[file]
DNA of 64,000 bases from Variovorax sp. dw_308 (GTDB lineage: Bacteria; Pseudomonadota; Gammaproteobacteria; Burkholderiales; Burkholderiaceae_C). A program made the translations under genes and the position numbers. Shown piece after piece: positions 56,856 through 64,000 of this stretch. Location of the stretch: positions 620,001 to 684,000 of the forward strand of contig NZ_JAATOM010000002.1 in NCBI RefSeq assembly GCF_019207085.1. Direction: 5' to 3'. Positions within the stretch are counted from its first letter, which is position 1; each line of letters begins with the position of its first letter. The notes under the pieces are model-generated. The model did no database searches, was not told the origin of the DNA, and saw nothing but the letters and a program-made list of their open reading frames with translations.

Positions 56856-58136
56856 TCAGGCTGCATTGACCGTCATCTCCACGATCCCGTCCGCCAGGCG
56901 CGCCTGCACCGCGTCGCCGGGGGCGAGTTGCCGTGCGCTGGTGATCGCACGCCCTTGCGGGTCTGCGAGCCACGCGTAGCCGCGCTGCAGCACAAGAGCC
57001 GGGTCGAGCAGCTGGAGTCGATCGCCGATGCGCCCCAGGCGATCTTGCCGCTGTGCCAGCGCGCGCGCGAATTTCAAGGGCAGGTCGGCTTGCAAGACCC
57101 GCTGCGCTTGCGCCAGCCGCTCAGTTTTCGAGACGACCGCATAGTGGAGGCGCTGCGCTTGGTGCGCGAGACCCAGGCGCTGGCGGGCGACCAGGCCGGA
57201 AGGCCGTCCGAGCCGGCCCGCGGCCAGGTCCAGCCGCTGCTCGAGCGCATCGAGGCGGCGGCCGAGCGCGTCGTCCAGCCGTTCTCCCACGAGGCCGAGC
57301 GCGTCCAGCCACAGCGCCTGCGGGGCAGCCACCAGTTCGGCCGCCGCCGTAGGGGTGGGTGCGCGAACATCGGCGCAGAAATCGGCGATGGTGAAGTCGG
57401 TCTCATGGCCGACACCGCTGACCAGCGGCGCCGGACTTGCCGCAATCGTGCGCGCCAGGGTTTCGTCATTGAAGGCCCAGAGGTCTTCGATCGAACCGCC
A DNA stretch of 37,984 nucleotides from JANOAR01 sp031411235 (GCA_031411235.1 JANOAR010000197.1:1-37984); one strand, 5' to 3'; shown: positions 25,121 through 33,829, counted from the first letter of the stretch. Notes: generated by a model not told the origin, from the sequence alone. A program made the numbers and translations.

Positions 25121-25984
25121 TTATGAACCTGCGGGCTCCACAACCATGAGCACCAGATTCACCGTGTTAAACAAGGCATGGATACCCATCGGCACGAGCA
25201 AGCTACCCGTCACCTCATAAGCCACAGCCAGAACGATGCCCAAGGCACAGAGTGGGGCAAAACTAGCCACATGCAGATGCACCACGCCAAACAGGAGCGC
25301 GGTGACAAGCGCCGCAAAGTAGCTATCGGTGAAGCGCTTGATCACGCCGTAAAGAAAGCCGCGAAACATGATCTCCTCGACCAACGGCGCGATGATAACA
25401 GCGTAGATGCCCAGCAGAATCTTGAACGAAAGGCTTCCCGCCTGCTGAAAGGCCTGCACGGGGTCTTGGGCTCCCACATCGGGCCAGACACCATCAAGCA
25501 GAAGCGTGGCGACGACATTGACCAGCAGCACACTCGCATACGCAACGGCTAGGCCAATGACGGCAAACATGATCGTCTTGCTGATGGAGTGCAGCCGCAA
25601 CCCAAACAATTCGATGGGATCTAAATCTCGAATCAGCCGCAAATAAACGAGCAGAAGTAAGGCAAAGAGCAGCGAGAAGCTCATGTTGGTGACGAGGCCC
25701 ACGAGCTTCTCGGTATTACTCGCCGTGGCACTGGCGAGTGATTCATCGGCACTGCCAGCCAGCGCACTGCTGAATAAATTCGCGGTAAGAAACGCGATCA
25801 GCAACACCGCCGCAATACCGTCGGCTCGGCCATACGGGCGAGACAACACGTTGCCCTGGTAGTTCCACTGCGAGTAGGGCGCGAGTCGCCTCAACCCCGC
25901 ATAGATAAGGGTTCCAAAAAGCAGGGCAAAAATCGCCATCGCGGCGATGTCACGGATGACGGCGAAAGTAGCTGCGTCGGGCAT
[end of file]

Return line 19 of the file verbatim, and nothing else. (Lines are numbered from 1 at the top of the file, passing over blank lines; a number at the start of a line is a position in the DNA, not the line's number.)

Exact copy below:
25801 GCAACACCGCCGCAATACCGTCGGCTCGGCCATACGGGCGAGACAACACGTTGCCCTGGTAGTTCCACTGCGAGTAGGGCGCGAGTCGCCTCAACCCCGC